In H&H Hospitality L.L.C. v. Discover Specialty Ins. Co., No. 10-1886 (S.D. Tex. Dec. 20, 2011), the U.S. District Court for the Southern District of Texas granted summary judgment in favor of a commercial property insurer in an action brought by an insured motel owner for wrongful denial of a business interruption claim arising from property damage caused by Hurricane Ike. The Court held that the policy did not provide coverage for the reduced business operations experienced by the policyholder.

H&H Hospitality L.L.C., the owner/operator of a motel located in Spring, Texas, was the named insured on a commercial property insurance policy issued by Discover Specialty Insurance Co. In September 2008, Hurricane Ike damaged the hotel, rendering approximately 40 rooms unrentable, but other rooms remained rentable and were rented following the storm. The policyholder submitted a claim to the insurer for business interruption losses of $293,191. After the insurer paid $51,971 on the claim, H&H sued Discover for wrongful denial of its claim for the remaining amount, and both parties subsequently moved for summary judgment.

In its decision, the District Court noted that the phrase “necessary suspension of your operations,” contained in the policy’s business interruption provision had been interpreted to cover the risk of a complete cessation of business activities at the covered premises. By contrast, policies that describe “necessary or potential suspension” of business activities have been interpreted to allow coverage for a partial cessation of business. As a result, the Court found that the policyholder’s argument that its policy provided coverage for reduced business operations lacked support in the plain language of the policy.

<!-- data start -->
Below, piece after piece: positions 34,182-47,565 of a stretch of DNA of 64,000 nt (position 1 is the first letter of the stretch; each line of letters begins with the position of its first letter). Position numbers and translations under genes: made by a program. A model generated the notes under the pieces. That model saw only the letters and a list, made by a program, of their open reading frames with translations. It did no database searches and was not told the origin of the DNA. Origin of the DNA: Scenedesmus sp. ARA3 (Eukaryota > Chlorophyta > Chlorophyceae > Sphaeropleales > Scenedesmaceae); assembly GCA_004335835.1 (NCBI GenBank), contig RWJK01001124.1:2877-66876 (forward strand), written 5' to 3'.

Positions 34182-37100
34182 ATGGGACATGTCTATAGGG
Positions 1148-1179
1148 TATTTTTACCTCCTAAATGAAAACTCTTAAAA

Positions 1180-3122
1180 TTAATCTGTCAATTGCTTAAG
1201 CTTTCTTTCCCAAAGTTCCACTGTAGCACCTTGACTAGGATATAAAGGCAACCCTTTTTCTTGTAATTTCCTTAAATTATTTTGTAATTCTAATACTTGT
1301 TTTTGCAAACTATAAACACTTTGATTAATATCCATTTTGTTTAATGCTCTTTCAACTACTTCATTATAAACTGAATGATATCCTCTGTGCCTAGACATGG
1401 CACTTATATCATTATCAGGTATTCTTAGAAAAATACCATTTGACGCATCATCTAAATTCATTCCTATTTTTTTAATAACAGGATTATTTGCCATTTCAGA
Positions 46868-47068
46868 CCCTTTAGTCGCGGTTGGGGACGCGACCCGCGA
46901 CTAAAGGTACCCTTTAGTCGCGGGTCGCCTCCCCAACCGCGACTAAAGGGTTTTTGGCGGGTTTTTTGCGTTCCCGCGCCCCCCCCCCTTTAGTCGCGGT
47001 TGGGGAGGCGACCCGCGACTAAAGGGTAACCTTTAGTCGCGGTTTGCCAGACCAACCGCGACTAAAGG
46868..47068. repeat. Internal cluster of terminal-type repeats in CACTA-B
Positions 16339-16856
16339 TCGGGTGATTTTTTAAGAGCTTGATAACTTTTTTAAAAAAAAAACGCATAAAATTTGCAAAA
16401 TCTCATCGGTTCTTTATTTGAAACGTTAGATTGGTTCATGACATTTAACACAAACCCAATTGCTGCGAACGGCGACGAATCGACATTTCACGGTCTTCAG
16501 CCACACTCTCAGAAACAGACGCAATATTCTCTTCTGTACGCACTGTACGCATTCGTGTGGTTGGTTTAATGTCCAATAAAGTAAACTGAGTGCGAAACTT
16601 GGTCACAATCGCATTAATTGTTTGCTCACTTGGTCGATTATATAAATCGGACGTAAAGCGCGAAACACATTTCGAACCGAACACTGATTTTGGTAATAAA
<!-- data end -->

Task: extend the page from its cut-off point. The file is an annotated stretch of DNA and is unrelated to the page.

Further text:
Interestingly, the Court pointed out that even if it assumed the existence of coverage, H&H failed to present evidence to raise a fact issue that it was unable to meet customer demand for rooms because H&H’s own “listing of occupancy stats,” which was uncontroverted, supported an inference that H&H did in fact have a supply of rooms sufficient to meet demand. For these reasons, the District Court granted summary judgment in favor of the insurer.

For more analysis of the suspension or interruption requirement in hotel/hospitality policies, see Michelle Claverol’s post, Hotels May Find Courts’ Interpretation of Business Interruption Coverage Inhospitable.

For tips on avoiding business interruption coverage gaps check out Michelle’s post,
Hotels May Find Courts’ Interpretation of Business Interruption Coverage Inhospitable, Part 2.